By JLP | January 6, 2008
Take a wild guess what the highest-yielding Dow stock was at the end of 2007. Any guesses?
Citigroup (C) with a yield of 7.34%!
On December 31, 2007, Citigroup was trading at $29.44 and had paid out $2.16 in dividends during 2007, giving it a yield of 7.34%. Now, it’s important to note that Citigroup’s dividend may be slashed, which would also slash its yield. Although companies don’t like to cut their dividend payouts, there are times when they must do so in order to boost their capital.
Here’s a look at the ten highest-yielding stocks in the Dow Jones Industrial average at the end of 2007:
Although I’m not recommending it, a portfolio consisting of equal dollar amounts of each of the ten stocks in the list, could expect a portfolio yield of over 4%.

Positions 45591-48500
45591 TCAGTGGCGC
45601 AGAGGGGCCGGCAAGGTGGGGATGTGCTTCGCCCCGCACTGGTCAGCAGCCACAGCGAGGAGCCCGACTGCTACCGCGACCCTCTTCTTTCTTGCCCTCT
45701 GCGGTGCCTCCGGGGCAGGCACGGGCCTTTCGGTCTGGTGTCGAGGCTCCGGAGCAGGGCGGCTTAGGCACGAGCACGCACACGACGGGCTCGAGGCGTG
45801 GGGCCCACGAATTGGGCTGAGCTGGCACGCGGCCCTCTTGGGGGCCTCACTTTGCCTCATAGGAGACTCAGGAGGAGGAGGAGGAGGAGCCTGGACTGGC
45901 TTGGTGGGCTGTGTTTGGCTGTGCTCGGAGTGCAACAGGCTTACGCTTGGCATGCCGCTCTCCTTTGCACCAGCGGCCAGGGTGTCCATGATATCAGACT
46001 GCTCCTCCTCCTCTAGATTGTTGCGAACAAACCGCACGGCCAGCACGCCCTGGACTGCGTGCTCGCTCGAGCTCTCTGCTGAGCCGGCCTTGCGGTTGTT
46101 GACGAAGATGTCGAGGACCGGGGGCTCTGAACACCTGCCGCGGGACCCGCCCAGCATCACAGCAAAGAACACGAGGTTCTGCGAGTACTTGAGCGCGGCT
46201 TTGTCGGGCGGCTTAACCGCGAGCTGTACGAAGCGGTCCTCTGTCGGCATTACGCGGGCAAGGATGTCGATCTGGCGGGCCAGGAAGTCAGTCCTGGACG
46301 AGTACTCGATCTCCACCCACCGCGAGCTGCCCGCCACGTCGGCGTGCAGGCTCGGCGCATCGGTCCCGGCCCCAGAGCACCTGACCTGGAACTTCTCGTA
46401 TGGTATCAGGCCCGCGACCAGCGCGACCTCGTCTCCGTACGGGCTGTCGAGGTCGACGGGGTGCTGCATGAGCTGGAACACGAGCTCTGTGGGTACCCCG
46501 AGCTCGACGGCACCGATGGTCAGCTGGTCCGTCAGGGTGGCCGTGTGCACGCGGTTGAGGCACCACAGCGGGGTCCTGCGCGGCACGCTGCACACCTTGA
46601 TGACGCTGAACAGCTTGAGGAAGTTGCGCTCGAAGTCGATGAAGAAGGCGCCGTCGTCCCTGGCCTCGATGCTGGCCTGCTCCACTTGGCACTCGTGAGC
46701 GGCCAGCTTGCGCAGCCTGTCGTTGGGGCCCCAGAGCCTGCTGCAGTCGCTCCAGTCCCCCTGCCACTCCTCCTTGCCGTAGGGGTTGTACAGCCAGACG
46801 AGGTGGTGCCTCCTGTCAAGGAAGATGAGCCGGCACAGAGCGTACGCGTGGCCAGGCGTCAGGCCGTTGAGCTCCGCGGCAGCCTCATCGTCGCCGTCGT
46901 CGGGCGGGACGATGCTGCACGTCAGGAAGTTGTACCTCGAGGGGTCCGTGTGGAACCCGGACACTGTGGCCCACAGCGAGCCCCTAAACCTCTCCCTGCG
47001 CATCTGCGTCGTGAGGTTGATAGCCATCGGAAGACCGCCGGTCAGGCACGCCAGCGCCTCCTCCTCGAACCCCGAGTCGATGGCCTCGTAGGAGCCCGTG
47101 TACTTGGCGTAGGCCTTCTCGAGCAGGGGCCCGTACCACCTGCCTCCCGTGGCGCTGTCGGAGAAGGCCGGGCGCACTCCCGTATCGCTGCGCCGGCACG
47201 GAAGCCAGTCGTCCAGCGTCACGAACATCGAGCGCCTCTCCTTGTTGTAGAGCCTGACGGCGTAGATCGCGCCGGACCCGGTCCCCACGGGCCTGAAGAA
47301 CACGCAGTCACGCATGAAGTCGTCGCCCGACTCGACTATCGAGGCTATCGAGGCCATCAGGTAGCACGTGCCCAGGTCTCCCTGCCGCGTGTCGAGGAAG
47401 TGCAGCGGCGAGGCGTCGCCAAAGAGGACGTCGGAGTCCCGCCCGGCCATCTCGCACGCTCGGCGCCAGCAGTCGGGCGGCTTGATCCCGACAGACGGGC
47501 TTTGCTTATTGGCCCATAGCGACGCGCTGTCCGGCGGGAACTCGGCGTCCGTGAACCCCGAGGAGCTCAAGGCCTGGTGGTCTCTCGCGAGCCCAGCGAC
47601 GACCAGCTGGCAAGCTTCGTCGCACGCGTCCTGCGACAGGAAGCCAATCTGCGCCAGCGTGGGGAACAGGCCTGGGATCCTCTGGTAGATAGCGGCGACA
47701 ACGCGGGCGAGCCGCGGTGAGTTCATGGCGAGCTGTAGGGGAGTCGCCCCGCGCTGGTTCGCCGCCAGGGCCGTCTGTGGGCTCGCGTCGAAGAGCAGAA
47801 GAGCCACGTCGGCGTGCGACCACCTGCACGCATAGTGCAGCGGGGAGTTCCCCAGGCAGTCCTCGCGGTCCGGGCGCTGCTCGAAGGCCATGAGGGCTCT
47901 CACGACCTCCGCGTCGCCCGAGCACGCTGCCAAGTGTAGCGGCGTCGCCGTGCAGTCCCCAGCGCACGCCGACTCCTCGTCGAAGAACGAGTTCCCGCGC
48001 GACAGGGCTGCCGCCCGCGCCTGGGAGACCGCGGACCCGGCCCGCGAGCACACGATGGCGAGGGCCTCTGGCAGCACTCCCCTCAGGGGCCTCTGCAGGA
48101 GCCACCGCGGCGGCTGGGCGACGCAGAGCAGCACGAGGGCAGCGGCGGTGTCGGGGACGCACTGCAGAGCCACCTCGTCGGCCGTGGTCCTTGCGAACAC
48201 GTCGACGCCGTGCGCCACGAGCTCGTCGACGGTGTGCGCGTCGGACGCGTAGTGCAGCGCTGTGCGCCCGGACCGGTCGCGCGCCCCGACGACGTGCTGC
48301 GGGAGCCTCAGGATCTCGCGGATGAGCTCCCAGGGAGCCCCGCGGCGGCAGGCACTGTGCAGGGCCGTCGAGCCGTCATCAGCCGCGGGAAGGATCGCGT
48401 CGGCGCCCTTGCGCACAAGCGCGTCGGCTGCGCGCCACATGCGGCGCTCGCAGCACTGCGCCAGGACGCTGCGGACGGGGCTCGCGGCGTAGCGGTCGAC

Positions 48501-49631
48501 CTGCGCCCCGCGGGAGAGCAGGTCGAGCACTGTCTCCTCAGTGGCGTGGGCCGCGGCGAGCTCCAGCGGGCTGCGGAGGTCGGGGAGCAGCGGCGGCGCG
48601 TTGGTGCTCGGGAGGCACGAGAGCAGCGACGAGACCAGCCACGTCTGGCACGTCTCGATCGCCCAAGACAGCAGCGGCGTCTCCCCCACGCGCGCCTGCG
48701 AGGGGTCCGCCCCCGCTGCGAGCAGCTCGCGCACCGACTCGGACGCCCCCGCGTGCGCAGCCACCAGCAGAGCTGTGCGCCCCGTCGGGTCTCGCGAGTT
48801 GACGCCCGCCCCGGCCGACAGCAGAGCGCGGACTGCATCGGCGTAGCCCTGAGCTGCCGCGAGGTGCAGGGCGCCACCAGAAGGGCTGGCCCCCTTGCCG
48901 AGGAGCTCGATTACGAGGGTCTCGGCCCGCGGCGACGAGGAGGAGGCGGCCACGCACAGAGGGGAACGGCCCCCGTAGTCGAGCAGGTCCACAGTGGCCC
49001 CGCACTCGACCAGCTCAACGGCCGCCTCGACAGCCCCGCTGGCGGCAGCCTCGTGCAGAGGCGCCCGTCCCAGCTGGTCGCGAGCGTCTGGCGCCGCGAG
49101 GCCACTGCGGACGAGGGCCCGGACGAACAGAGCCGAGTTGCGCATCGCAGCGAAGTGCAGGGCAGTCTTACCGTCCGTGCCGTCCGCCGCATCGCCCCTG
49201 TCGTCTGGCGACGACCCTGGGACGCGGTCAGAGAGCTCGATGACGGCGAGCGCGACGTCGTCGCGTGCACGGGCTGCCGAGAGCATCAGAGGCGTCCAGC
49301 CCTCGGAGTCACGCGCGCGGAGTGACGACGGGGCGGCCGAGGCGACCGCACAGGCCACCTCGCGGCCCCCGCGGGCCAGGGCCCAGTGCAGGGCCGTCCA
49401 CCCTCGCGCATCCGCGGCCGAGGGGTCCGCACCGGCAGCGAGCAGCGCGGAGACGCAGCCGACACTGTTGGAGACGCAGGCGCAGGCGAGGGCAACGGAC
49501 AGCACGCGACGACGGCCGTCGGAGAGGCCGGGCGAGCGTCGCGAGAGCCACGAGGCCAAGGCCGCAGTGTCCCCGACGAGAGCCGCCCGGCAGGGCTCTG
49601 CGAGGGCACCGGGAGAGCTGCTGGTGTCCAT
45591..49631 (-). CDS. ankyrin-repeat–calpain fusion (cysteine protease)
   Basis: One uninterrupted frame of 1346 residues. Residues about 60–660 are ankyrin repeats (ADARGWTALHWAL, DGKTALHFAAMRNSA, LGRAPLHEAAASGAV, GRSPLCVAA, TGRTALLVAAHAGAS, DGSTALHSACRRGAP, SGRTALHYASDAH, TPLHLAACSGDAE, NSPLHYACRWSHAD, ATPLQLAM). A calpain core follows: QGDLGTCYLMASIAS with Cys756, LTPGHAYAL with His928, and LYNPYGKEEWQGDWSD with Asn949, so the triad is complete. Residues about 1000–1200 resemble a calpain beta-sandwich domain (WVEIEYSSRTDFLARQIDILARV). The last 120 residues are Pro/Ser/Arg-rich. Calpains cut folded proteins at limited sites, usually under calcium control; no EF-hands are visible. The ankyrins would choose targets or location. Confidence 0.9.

What’s all the talk about yields?
In case you aren’t familiar, a yield is simply the annual dividend divided by the current price of the stock. For those of you who like graphics, the formula looks like this:
It doesn’t get much simpler than that. This calculation gives us a way to compare dividend-paying stocks with other income-paying investments like bonds and money market accounts.
What does a high dividend yield tell us?
A high dividend yield tells us:
1. The company pays a large dividend, or…
2. The company’s stock price is depressed.
In other words, it can sometimes be an indication of value. Some people have used this strategy (mostly known as the Dogs of the Dow) to find and invest in beaten-down stocks. I think the strategy has merit but I also think people need to be careful because as I mentioned earlier, if a company is in really bad shape, management could decide to slash the dividend, which would lower your yield. So, it’s not without risks.
Personally, I think I would rather utilize more diversification by investing in several good exchange-traded funds index mutual funds and add fixed income exchange-traded funds if I need income (more on that later).
Oh, and in case you were wondering, here are the yields for all the stocks in the Dow Jones Industrial Average: